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Blog - RACING

Samraat stayed undefeated with a win in the Feb. 1 Withers. (Photo courtesy of Eclipse Sportswire)

Making the Grade, which will run through the 2014 Belmont Stakes, focuses on the winners of the big races, usually from the previous weekend, who could impact the next Triple Crown. We’ll be taking a close look at impressive winners and evaluating their chances to win classic races based upon ability, running style, connections (owner, trainer, jockey) and pedigree.

This week we take a closer look at Samraat, winner of the Grade 3 Withers Stakes on Feb. 1 at Aqueduct.

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Samraat won his first three starts by a combined margin of 25 ¾ lengths, including a 16 ¾-length tour de force against New York-breds in the Damon Runyon Stakes. The Withers Stakes marked a significant jump in the quality of competition but the talented Noble Causeway colt cleared the hurdle impressively with a one-length win in his graded stakes debut.

Samraat

Dark Bay or Brown Colt

Sire (Father): Noble Causeway

Dam (Mother): Little Indian Girl, by Indian Charlie

Owner-Breeder: My Meadowview Farm (Ky.)

Trainer: Rick Violette

Ability: With four wins in as many starts, it’s easy to see that Samraat has considerable talent. His first graded stakes test was a big step for the New York-bred on the 2014 Road to the Kentucky Derby. Samraat not only won but he put away a pretty nice opponent in Uncle Sigh in a race that essentially turned into a match race between the two of them.

The first clear sign that Samraat was a fast horse came when he won his debut by 3 ½ lengths in October at Belmont and recorded a 94 Equibase Speed Figure. He followed with a 5 1/2 –length romp that earned him a 92 Equibase Speed Figure before he closed out his 2-year-old campaign with a 108 figure in the Damon Runyon. The 108 was just a point back of the best speed figure among all 2-year-old males behind champion Shared Belief and Breeders’ Cup Juvenile Turf winner Outstrip. In his 2014 debut, Samraat took a step back in the speed figure department with a 95, but coming off a short layoff he has room to improve in his next two starts when the stakes become higher and the competition gets tougher.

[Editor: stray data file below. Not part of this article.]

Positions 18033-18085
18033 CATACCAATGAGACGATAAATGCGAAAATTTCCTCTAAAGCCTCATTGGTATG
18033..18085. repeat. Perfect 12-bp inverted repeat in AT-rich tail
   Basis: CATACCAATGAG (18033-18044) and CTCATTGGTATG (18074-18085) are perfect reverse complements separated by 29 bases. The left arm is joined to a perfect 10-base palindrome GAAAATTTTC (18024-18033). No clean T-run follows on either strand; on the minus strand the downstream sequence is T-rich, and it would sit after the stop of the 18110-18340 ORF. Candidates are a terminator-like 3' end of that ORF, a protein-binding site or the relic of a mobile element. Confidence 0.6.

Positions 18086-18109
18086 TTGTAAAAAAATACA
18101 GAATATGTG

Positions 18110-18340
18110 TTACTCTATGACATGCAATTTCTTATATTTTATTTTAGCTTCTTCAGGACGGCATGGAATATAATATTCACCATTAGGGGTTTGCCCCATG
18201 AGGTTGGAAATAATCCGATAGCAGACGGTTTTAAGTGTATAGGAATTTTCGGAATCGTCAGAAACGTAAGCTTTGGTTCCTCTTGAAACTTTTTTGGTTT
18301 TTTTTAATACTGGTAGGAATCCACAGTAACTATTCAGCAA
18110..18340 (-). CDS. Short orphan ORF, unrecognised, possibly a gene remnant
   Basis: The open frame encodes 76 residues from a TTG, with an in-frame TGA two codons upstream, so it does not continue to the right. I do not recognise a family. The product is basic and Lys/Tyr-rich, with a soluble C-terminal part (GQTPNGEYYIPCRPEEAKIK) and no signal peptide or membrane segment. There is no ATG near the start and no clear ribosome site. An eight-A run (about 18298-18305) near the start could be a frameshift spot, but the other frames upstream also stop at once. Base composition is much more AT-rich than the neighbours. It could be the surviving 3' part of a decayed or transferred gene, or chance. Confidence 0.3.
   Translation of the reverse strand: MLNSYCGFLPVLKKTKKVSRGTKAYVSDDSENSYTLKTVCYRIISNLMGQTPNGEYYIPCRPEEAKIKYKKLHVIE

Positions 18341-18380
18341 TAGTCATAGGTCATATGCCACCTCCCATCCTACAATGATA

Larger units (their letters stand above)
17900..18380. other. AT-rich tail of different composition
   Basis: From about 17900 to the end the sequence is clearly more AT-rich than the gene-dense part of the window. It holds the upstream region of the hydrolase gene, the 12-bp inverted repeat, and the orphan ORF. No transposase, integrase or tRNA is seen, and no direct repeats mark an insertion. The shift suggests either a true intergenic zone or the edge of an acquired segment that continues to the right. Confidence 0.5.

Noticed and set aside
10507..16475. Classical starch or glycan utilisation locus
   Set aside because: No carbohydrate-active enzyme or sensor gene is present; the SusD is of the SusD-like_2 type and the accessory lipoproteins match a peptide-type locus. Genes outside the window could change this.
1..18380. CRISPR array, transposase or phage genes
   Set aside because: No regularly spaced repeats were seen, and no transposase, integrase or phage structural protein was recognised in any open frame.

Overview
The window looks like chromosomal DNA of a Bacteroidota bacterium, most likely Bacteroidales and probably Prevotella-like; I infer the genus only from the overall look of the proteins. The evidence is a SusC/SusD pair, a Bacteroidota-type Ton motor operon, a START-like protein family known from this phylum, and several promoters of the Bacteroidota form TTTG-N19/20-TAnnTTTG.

Running style: Samraat had led from start to finish in his previous three races, but in the Withers he broke like a rocket and then settled in second behind Uncle Sigh. He was glued on his outside flank through the first six furlongs before shifting gears with about a quarter-mile left in the 1 1/16-mile race. Uncle Sigh battled bravely but was no match for the victor.

SAMRAAT WINS THE WITHERS BY A LENGTH

Withers Hero -NYRA

Photo courtesy of NYRA/Coglinese Photos

Samraat’s first three races were probably just an indication that he was faster than the opposition, much faster in fact. The Withers was the first time he was challenged at all early in a race and it is a great sign that he dropped right in behind the speed and waited until he was given his cue to put away a talented rival.

This is a horse with an abundance of speed and the ability to ration it if necessary. That’s a great combination.

Previous Making the Grades

Cairo Prince

Vicar's In Trouble

Midnight Hawk

Noble Moon

Tapiture

Rise Up

Shared Belief

New Year's Day

Bond Holder

Strong Mandate

Corfu

Havana

We Miss Artie